How Two Cities Actually Reduced Driving
Two American cities have finally cracked one of the hardest codes in city planning: Even with low gas prices, even with population growth, even with Uber and Lyft circling 24/7, Minneapolis and Seattle have reduced the amount of driving in their cities.
Vehicle miles traveled are down 2 percent in Minneapolis between 2007 and 2016, according to city officials. During that time the city gained roughly 30,000 residents.
Average daily traffic declined 5 percent in Seattle over roughly the same period — between 2006 and 2017, according to Dongho Chang, the city’s lead traffic engineer.
Believe it or not, this is a rare feat. For example, San Francisco’s vehicle miles traveled increase 13 percent between 2010 and 2016, according to city records [PDF].
So how did Minneapolis and Seattle do it? They’re doing a lot of things right. Here’s a short rundown:
In the last decade, Minneapolis has made some important investments in public transit. The city opened its popular Green Line light rail in 2014 and it now carries 37,000 riders a day. The region has also been building a network of bus rapid transit service, beginning in St. Paul.
The city is also famously bike friendly and has been steadily adding bike infrastructure. In 2016, bike commuting rates reached an all-time high of 5 percent.
A recent report from the Institute for Transportation and Development Policy singled out Minneapolis (and also Seattle) as one of the standouts among 25 biggest American cities examined for non-car commuting. In Minneapolis, about a quarter of residents walk, bike or take transit to work; 73 percent of the population lives near frequent transit. Minneapolis was helped along, ITDP writes, by its strong bike infrastructure:
The population near frequent transit is 9 percent higher, rising from 64 to 71 percent, when bike infrastructure is included in the analysis. The 9 percent increase from bike infrastructure means that 35,700 more people can reach frequent transit stops in 10 minutes or less on physically protected bike lanes.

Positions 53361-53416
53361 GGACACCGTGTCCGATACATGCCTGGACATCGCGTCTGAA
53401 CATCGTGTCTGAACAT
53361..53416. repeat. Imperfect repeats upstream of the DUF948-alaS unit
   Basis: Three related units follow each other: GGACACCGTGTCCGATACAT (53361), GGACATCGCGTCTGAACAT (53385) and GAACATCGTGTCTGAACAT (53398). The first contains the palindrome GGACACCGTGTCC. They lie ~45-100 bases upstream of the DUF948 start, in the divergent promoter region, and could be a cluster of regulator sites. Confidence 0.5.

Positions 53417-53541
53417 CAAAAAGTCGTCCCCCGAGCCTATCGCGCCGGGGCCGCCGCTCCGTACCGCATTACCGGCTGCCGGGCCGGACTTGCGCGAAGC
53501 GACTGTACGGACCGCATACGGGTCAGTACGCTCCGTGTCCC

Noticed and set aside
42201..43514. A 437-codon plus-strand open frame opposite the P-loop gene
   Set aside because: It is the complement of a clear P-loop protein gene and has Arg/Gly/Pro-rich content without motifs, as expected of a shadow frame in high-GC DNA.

Bill Lindeke, a local urbanist writer, says he thinks it’s really walkable development that has helped Minneapolis put a lid on driving miles.
Between 2010 and 2016, the area saw a surge in urban infill development. In 2016 alone, for example, there were 8,202 apartments and townhomes built in the metro region, dwarfing construction of single family homes. The average new resident in the Twin Cities region between 2010 and 2016 occupied about a third of the land as those from the previous decade, the Pioneer Press reports.
“There’s been a lot of development of former parking ramps and a lot of surface lots,” said Lindeke, especially in downtown and South Minneapolis. “Grocery stores are being built within walkable areas where we live.”
Legislation, recently passed by City Council allowing triplexes in every neighborhood and eliminating all minimum parking requirements from the city’s zoning code will no doubt further the city’s densification. Minneapolis’ climate goal is to reduce total miles driven in the city by 40 percent by 2050.
Seattle has succeed where a lot of other cities haven’t through a range of strategies, probably most importantly through major investment in both bus and rail transit.
In 2016, Seattle passed its third successive light rail expansion package, which will add 62 miles of track across the metro region for the cost of $53 billion. The same year, the city completed a major light rail/subway project, University Link extension to Link Light Rail, connecting downtown to University of Washington in eight minutes (versus a 50 minute car ride). The opening of the new stations caused light rail ridership to soar 51 percent year over year across the light rail system.
But plenty of cities — Los Angeles, Denver — have added a lot of rail transit and still seen ridership slump.
What also distinguishes Seattle, to some extent, is its tandem investment in bus transit. In 2014, King County metro was facing a funding shortfall. Rather than let the transit system fall into the “transit death spiral,” where service cuts lead to ridership losses which set the table for more cuts, Seattle voters dug into their pockets. They approved a city-only $60 vehicle registration fee and a 0.1-percent sales tax hike to beef up bus service, adding 270,000 service hours. Using those funds, the city was able to make huge strides in the number of households that are served by frequent transit, running every 10 minutes.
As you can see below, that helped Seattle buck a national trend in slumping bus ridership.
Meanwhile, the nonprofit organization Commute Seattle has helped discourage solo car commuting downtown — which is a small area surrounded by water with limited surface street capacity. It’s worked. Only about 25 percent of Seattle’s downtown workers drive alone. And the downtown area was able to add about 45,000 new jobs without increasing car traffic.
Seattle has also done a lot — but could do more — to make its streets more walkable and bike friendly. It was also named the Top Biking City in America by Bicycling Magazine in 2018.
Chang says that the city is still calculating vehicle miles traveled for 2018, and it may have increased slightly, depending on whether the calculation includes highways or just city streets.